Your web browser (Internet Explorer) is out of date. Some things will not look right and things might not work properly. Please download an up-to-date and free browser from here.

More severe weather warnings likely to be issued

As of 2:45pm MetService had dropped all their severe weather warnings after several days of issuing dozens of them.

However in their latest severe weather outlook it appears more will be issued soon as stormy weather continues to move across the country.

“A strong disturbed westerly flow is forecast to cover New Zealand through to the weekend. A further series of fast moving fronts embedded in this flow are expected to move northeastwards across the country during this time” says the crown forecaster.

“These fronts are expected to bring brief periods of heavy rain to the South Island West Coast and central North Island, with a low risk of amounts reaching warning criteria about the hills and ranges, as indicated on the chart. Similarly, periods of heavy snow can be expected about southern parts of the South Island, the Southern Alps, including the main passes and the central North Island high country through to Thursday, with a low to moderate risk of amounts reaching warning levels”

“There is also a continuing low risk of severe west to northwest gales over the central and southern North Island and eastern parts of the South Island from the Canterbury foothills up to the Marlborough Sounds during Thursday and Friday. This risk is considered moderate about parts of Hawkes Bay and Wairarapa between Napier and Martinborough overnight Wednesday and early Thursday and a Severe Weather Watch is in force for these areas” says MetService.

Severe Weather Watch – MetService

The very cold southwest flow is forecast to continue over the lower South Island from today through to Thursday morning. A fresh outbreak of cold southwesterlies is expected to bring gales to the south coast and the snow level back down to near sea level from this evening. The gales could become severe about the coast for a time overnight tonight (Tuesday) and again Wednesday night. Significant snowfalls are possible in parts of Southland and the Clutha district during this period. These are especially likely in the Catlins and in areas exposed to strong southwesterlies. However, it is likely that the larger falls will occur inland over the higher terrain.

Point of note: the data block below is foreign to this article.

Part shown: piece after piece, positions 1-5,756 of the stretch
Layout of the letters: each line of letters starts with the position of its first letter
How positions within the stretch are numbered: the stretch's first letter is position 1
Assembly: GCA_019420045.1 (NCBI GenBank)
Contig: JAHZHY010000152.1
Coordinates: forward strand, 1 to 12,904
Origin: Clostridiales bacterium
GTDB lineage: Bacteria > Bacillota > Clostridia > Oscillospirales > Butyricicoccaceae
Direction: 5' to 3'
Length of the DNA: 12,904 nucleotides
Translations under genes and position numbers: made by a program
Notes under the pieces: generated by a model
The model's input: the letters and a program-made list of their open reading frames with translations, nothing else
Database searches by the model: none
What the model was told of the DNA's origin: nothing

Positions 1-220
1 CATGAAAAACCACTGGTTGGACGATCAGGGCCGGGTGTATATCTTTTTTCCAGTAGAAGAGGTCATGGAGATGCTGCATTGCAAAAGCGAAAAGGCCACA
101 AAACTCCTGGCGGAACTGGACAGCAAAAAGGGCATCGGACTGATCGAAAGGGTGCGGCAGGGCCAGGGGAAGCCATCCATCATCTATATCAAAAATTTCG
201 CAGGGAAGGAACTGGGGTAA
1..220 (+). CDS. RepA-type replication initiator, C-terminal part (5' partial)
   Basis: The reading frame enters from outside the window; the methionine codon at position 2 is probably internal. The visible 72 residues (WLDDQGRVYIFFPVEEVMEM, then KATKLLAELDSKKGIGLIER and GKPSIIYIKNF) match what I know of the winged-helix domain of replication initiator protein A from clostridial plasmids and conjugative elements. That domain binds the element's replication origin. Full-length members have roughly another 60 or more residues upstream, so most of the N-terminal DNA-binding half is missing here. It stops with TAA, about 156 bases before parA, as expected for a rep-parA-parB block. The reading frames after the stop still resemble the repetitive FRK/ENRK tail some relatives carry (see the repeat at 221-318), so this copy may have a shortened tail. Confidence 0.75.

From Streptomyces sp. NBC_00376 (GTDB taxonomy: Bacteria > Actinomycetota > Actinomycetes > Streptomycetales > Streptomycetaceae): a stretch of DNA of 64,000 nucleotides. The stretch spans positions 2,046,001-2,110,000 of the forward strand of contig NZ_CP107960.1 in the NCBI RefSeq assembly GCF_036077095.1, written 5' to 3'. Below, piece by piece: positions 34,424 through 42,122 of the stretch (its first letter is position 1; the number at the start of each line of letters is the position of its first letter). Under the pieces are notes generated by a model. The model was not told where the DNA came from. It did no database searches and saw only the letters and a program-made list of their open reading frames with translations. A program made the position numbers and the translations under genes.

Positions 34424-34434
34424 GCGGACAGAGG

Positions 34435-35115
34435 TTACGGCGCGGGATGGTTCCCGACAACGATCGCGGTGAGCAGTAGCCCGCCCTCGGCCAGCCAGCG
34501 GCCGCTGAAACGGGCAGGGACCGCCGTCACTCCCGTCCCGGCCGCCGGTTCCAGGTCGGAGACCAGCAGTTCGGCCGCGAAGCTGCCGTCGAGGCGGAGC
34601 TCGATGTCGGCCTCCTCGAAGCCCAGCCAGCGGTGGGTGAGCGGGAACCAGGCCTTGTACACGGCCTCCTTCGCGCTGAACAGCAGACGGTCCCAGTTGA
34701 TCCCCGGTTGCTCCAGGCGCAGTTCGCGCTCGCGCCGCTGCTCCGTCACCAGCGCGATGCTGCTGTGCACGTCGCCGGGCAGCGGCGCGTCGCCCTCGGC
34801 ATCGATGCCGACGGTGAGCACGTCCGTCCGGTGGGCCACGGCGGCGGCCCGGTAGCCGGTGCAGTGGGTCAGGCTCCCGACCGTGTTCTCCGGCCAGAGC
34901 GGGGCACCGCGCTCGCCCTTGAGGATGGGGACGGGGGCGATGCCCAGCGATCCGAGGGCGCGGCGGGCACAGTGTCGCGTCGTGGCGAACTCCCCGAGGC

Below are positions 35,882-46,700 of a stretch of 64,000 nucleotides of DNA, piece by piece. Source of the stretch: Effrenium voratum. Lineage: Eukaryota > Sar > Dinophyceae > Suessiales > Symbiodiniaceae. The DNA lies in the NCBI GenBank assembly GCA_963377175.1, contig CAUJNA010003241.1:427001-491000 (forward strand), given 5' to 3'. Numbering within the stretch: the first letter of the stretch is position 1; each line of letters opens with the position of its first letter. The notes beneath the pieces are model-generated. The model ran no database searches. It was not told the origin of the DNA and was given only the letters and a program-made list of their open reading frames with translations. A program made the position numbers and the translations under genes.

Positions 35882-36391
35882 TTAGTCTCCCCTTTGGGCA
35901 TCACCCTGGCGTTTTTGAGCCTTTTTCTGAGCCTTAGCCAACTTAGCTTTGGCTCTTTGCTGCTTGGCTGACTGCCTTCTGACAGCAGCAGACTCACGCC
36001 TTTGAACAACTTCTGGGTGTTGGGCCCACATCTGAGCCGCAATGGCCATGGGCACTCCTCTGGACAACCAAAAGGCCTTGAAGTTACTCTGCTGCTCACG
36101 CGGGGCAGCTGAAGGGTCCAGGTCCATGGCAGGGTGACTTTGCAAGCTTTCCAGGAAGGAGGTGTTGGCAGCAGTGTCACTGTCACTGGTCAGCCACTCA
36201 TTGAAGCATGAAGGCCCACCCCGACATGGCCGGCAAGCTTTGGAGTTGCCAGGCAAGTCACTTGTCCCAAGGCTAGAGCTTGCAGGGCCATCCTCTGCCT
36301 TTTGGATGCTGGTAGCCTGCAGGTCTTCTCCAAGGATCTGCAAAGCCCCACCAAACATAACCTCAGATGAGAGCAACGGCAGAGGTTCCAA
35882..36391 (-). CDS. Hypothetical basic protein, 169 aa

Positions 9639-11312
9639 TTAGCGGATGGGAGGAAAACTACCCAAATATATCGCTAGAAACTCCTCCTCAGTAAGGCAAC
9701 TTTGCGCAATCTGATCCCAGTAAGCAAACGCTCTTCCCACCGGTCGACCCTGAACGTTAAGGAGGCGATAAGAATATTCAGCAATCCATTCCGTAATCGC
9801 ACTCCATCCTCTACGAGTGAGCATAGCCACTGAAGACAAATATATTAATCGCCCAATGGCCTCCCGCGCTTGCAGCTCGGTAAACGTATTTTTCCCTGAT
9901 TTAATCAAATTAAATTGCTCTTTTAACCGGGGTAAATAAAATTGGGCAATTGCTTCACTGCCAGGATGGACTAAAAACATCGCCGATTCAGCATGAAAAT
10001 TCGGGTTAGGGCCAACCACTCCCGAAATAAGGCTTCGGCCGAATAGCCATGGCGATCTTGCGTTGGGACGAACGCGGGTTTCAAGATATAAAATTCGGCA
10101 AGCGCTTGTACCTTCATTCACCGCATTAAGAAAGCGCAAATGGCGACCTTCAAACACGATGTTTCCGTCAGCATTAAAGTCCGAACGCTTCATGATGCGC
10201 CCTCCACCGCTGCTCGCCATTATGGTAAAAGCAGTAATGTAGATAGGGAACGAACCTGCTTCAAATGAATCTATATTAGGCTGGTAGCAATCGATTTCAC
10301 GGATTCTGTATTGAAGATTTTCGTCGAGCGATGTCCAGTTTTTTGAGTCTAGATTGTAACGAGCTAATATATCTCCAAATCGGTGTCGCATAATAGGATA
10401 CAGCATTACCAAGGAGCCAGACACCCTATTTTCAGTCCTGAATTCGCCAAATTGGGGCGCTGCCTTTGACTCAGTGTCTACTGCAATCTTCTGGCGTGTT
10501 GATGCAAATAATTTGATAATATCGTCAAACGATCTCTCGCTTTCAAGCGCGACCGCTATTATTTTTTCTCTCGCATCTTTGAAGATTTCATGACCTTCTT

A watch will be maintained for the time being.

The combination of snow and strong winds may cause yet further disruption to transport and is likely to add further stress to stock, especially new born lambs. Later today, a disturbance will move onto the upper South Island and then move quickly over the North Island tonight. A burst of heavy rain along with heavy snow above 500 metres can be expected over Buller and Nelson (including the Nelson Lakes) this evening, and over the lower North Island from Taranaki to the central high country, southern Hawkes Bay, southern Wairarapa, and south to the Tararua Range.

Snow falls generally above 500 metres could be significant in these areas and are likely to affect higher roads such as the Lewis Pass road, the Desert Road and the Napier Taupo Road. Rainfall amounts over these areas are unlikely to reach warning criteria. However, given the saturated conditions, rivers and streams are likely to pick up for a time and there is a further risk of slips and localised surface flooding.

Finally, westerly winds are expected to strenthen to gale force over the upper South Island and lower North Island later Wednesday as a front moves north over the South Island. There is a risk of severe westerly gales from Wednesday evening through to Thursday morning over southern Hawkes Bay and northern Wairarapa. Forecasters will maintain a watch for all these areas, in case warnings become necessary.

Forecast prepared by: Paul Mallinson, MetService 

Image courtesy NZ Govt


sw on 21/09/2010 4:29am

Wind wise it looks rather ugly in Auckland Wednesday.

David - New Brighton on 21/09/2010 6:32am

Auckland….now I remember….. Glen Eden? 8 – D

Related Articles